In 1970 Thomas returned to the pop charts with “Do the Funky Chicken,” a novelty dance tune in the vein of “Walking the Dog,” that was nevertheless an important moment during the infancy of 1970s funk. As Rickey Vincent, the author of the book Funk! maintains, “Do the Funky Chicken” made Thomas the elder statesman of the proto-funk trend. “Sporting a hilarious knee-wobbling “funky chicken’ dance, and a wild and loose dialogue about smearing chicken gravy on yourself,” Vincent wrote, “Rufus Thomas helped to define funki-ness as the seventies began. The “funky chicken’ was as significant as it was stupid. Hitting the Top 40 charts (at Number 28), it made being funky just a little more acceptable.” In 1971 Thomas hit the charts again with “Do the Push & Pull” and “Breakdown” but the two songs failed to achieve the same level of popularity.
The 1970s were troubled times for the Stax label although they still had great artists like Rufus and Carla, the Staple Singers, Johnny Taylor and their biggest selling artist, Isaac Hayes. The death of Otis Redding in 1967 and the departure of acts like Booker T. and the MGs, combined with financial mismanagment sent the company in a tailspin that was too difficult to recover from in the competitive music business. In 1975 the label closed down for good and Thomas and others had to look for a new home for their music. With a number of hits under his belt and his love of performing, Thomas was able to hit the road and perform all over the country as well as doing occasional recordings. Additionally, he could still be heard hosting his program on WDIA, albeit only once a week.
In 1989 Thomas had a cameo role in Jim Jarmusch’s acclaimed independent film, Mystery Train, and continued his steady touring schedule. Around the same time, Graziano Uliani convinced the town fathers of Poretta Torme, Italy to dedicate Rufus Thomas Park where the annual Sweet Soul Music Festival is held in July. When time permits Thomas also heads for the recording studio. “The Memphis music legend possesses a richer-than-molasses low voice that’s now frayed around the edges,” DownBeat’s Frank-John Hadley said about 1997’s Blues Thang!, adding that Thomas, “taps a bottomless well of accumulated wisdom and endearing playfulness.”
Years of doing the funky chicken can slow down even the world’s oldest living teenager and in 1998, at the age of 81, Thomas underwent triple-bypass heart surgery after suffering from chest pains. But it was not long before Thomas returned home to recuperate in order to perform again. “His surgeon said his heart is as strong as anybody else his age, or any other age for that matter,” Thomas’s son, Marvell, told Jet. The news seems to guarantee that, “if you don’t know how to do it, [he’ll] show you how to walk the dog.”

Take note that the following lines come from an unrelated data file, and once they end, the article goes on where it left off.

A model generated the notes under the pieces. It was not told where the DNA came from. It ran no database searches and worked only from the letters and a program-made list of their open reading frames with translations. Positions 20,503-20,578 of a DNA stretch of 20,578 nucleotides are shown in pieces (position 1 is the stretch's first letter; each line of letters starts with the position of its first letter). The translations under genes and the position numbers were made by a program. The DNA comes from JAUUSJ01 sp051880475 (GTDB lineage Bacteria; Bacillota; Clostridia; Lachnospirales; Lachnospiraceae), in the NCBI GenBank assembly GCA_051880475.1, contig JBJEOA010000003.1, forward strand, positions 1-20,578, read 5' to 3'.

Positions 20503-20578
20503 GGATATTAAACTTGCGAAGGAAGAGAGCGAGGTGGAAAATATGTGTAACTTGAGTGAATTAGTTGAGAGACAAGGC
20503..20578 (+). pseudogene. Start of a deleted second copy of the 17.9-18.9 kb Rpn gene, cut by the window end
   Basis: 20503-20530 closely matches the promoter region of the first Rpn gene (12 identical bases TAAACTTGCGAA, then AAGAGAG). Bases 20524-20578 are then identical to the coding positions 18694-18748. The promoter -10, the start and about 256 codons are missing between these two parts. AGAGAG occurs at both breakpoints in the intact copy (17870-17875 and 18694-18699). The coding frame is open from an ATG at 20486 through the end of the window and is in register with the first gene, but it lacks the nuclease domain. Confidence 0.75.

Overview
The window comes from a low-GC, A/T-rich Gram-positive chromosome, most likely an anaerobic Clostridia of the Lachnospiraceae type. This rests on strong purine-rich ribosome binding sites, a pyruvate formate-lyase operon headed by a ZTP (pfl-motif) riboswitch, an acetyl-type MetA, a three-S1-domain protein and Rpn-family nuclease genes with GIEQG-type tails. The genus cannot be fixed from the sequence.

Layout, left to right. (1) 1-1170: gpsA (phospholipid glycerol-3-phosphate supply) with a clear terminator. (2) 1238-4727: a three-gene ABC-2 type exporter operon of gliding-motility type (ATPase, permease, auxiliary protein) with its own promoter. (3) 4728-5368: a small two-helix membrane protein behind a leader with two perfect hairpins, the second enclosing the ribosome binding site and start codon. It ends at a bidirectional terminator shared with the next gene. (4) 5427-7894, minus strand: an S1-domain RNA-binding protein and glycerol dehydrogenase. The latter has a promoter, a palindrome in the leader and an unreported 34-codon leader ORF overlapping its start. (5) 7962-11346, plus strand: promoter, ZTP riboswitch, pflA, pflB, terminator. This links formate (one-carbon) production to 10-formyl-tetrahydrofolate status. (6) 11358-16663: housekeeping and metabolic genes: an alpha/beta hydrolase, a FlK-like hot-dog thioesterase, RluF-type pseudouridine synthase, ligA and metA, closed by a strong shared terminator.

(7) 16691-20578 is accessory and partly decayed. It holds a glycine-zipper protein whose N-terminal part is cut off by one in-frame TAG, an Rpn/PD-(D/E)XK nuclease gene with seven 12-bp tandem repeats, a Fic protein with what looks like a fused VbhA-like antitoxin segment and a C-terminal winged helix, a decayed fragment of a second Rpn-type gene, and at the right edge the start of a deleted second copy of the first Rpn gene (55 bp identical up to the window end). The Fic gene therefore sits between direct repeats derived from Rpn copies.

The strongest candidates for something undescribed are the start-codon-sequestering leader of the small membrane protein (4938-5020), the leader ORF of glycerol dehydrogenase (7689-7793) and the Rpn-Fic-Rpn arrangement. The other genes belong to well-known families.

Walking The Dog, Stax, 1964.
Do The Funky Chicken, Stax, 1970.
Doing The Push & Pull Live at PJ’s, Stax, 1971.
Did You Hear Me, Stax, 1973.
Crown Prince of Dance, Stax, 1974.
Blues in the Basement, Stax, 1975.
If There Were No Music, AVI, 1977.
I Ain’t Getting Older, I’m Gettiri Better, AVI, 1977.
Rufus Thomas, Gusto, 1980.
Jump Back, Edsel, 1984.
Rappin Rufus, Ichiban, 1986.
That Woman is Poison, Alligator, 1988.
Timeless Funk, Ichiban, 1992.
Can’t Get Away From This Dog, Stax, 1992.
Crown Prince of Dance, Stax, 1995.
The Best of Rufus Thomas: Do the Funky Something, WEA/Atlantic/Rhino, 1996.
Blues Thangl, Sequel, 1997.
Rufus Live!, Ecko, 1998.
Memories, MCA, 1998.
Dickerson, James, Goin’ Back To Memphis: A Century of Blues, Rock V Roll, and Glorious Soul, Schirmer Books, 1996.
Gregory, Hugh, Soul Music A-Z, Da Capo Press, 1995.
Guralnick, Peter, Sweet Soul Music: Rhythm and Blues and the Southern Dream of Freedom, Harper & Row, 1986.
Hirshey, Gerry, Nowhere To Run: The Story of Soul Music, Da Capo Press, 1994.
Nager, Larry, Memphis Beat: The Lives and Times of America’s Musical Crossroads, St. Martin’s Press, 1998.
Vincent, Rickey, Funk: The Music, the People, and the Rhythm of the One, St. Martin’s Press, 1996.
Wexler, Jerry with David Ritz, Rhythm and the Blues: A Life in American Music, Alfred A. Knopf, 1993.
Billboard, March 29, 1997, p. 4
DownBeat, June 1996, p. 54; January 1997, p. 57.
Jet, August 10, 1998, p. 37.
Additional information for this profile was obtained from liner notes from The Complete Stax/Volt Singles 1959-1968 by Rob Bowman.